The Ethics and the Economics of Minimalist Government
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The Ethics and the Economics of Minimalist Government

Timothy P. Roth

Because it is technically flawed and morally bankrupt, the author argues, the economist’s consequence-based, procedurally detached theory of the state has contributed to the growth of government. As part of the Kantian–Rawlsian contractarian project, this book seeks to return economics to its foundations in moral philosophy. Given the moral equivalence of persons, the greatest possible equal participation must be promoted, persons must be impartially treated and, because it is grounded in consequentialist social welfare theory (SWT), the economist’s theory of the state must be rejected. Ad hoc deployment of SWT has facilitated discriminatory rent seeking and contributed to larger government. In contrast, this book argues that equal political participation and a constitutional impartiality constraint minimize rent seeking, respect individual perceptions of the ‘public good’ and underwrite the legitimacy of government. Economists, moral philosophers and political scientists will find this book a unique contribution to the literature.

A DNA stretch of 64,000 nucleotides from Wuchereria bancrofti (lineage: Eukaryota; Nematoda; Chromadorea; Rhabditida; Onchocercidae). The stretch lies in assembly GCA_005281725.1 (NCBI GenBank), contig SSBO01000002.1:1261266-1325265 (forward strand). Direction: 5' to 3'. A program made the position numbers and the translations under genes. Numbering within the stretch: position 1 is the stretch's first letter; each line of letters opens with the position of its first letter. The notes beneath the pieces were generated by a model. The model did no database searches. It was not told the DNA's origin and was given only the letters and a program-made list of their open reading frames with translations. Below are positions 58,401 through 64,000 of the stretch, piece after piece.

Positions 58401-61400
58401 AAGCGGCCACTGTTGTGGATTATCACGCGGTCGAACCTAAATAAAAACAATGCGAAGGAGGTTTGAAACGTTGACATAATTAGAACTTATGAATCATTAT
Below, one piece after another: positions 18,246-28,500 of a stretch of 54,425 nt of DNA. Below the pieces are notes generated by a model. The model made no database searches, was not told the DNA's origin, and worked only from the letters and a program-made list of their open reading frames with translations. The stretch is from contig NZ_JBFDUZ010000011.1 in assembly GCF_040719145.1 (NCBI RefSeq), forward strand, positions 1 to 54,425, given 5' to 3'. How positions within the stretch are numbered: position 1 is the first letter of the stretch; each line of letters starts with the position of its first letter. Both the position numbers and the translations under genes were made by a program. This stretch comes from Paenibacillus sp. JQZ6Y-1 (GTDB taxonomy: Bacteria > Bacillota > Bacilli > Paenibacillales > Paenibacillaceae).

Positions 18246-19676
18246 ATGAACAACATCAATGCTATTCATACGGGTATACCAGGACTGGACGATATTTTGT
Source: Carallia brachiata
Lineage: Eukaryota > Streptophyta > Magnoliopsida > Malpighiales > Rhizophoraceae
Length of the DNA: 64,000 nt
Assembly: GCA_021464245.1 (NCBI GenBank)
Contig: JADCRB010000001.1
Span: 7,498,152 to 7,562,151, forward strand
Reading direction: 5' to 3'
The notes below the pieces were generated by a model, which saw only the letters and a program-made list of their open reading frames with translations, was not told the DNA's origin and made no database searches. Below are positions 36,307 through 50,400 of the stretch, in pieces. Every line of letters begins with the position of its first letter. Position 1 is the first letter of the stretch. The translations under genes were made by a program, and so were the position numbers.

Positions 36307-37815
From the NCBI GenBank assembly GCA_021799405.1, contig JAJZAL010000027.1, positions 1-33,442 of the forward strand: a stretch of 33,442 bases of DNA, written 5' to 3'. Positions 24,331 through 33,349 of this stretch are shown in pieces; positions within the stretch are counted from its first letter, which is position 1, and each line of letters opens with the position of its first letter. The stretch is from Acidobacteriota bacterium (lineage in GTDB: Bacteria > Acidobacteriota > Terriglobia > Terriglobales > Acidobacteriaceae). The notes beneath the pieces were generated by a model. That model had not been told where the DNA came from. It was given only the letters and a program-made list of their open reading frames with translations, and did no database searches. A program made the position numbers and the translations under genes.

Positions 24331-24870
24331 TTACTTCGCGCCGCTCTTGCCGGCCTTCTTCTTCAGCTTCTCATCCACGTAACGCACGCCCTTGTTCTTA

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Chapter 10: Generality and Minimalist Government

Timothy P. Roth


10.1 MAJORITARIAN CYCLING, RENT SEEKING AND THE GROWTH OF GOVERNMENT If, as John Rawls suggests, a constitutional democracy can be arranged so as to satisfy the principle of equal political participation it is also true that, absent a generality constraint, majoritarian democracy is congenial to discriminatory, resource-wasting rent seeking activity. This brute fact comes into focus once the romanticized view of politics is abandoned. While analytically convenient, neither the ‘bifurcated man’ nor the ‘benevolent despot’ has an empirical counterpart. On the one hand, there is no reason to suppose that man is narrowly self-interested in his market behavior, and other-regarding in his political behavior. On the other hand, the notion that ‘government’ can be modeled as a single entity seeking to maximize a supraindividualistic social welfare function denies both the reality of complex political processes and the ontological and other problems associated with the specification of an externally defined public good. Reduced to its essentials, majoritarian cycling and rent seeking are endemic to the conflictual or day-to-day political process. The irremediable fact is that objective features of observable reality facilitate the concentration of benefits and the dispersion of costs which, in turn, underwrite the growth of government. Inter alia, bounded rationality, positive ex ante and ex post monitoring costs and opportunism shape a decision environment in which ‘special interests’ secure the discriminatory in-period and intergenerational transfers which, pari passu, imply an expansion of the size and scope of ‘government’. If the political inefficiency inherent in...

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